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Int J Oral Maxillofac Surg. 2005 Mar;34(2):138-42.

Application of fuzzy inference to European patients to predict cervical lymph node metastasis in carcinoma of the tongue.

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Department of Oral and Maxillofacial Surgery, Hamamatsu University School of Medicine, Hamamatsu, Japan.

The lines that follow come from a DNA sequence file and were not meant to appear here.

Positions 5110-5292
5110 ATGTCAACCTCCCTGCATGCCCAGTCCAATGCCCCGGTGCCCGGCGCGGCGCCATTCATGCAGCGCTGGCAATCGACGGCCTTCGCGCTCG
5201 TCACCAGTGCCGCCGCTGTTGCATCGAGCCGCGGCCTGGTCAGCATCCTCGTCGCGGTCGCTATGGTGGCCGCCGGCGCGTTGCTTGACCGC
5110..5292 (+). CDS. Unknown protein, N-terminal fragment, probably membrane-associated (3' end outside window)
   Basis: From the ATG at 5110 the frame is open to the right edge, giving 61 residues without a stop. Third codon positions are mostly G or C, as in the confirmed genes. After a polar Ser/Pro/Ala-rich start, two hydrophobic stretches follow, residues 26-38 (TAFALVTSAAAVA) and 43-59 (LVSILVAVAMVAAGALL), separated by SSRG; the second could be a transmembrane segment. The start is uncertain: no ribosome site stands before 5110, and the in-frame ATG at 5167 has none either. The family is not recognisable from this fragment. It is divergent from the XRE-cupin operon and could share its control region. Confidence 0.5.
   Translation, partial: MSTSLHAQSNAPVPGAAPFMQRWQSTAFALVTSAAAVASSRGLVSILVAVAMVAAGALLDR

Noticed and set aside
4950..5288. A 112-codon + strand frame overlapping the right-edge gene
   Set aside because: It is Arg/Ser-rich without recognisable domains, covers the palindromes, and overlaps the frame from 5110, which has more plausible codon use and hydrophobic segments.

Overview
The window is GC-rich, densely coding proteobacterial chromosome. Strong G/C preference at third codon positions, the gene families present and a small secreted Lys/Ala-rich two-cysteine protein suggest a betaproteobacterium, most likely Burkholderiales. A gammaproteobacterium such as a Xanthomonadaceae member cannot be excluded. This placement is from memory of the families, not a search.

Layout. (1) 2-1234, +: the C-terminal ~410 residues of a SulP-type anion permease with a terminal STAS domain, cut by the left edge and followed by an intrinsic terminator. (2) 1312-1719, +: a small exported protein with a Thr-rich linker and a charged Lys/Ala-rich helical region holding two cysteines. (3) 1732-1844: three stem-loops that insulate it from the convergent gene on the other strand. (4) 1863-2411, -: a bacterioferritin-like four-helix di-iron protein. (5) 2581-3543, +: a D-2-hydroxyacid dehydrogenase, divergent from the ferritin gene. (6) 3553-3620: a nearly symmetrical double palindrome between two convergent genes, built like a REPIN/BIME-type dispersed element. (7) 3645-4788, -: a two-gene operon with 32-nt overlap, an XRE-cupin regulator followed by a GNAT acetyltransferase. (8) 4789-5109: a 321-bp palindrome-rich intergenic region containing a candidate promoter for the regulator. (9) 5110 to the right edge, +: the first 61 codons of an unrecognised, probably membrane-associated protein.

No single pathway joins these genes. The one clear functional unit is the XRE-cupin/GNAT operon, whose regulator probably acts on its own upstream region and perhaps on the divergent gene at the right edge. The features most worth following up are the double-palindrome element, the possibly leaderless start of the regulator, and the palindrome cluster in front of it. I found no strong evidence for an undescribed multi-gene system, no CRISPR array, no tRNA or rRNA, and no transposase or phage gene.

In head and neck cancers, the presence of cervical lymph node metastasis is an important determinant of outcome. Many attempts have been made to predict cervical lymph node metastasis, but the accuracy of currently available techniques remains inadequate. We used fuzzy inference to predict cervical lymph node metastasis retrospectively in 75 patients with squamous cell carcinoma of the tongue and prospectively in 23 patients. Our model was based on three variables: tumor size, keratinization, and mode of invasion. The accuracy of fuzzy inference for the prediction of cervical lymph node metastasis in the 75 patients studied retrospectively was 86.7%, the sensitivity was 70.8%, and the specificity was 94.1%. In the 23 patients studied prospectively, the accuracy was 91.3%, the sensitivity was 50.0%, and the specificity was 95.2%. The accuracy obtained in this European series of patients was similar to that previously obtained in Japanese patients. We conclude that fuzzy inference may be a useful method for predicting cervical lymph node metastasis. Its high specificity is likely to reduce the number of unnecessary neck dissections. However, the current level sensitivity is inadequate for routine clinical use. Therefore, other predictors of lymph node metastasis should be identified to refine the current model.

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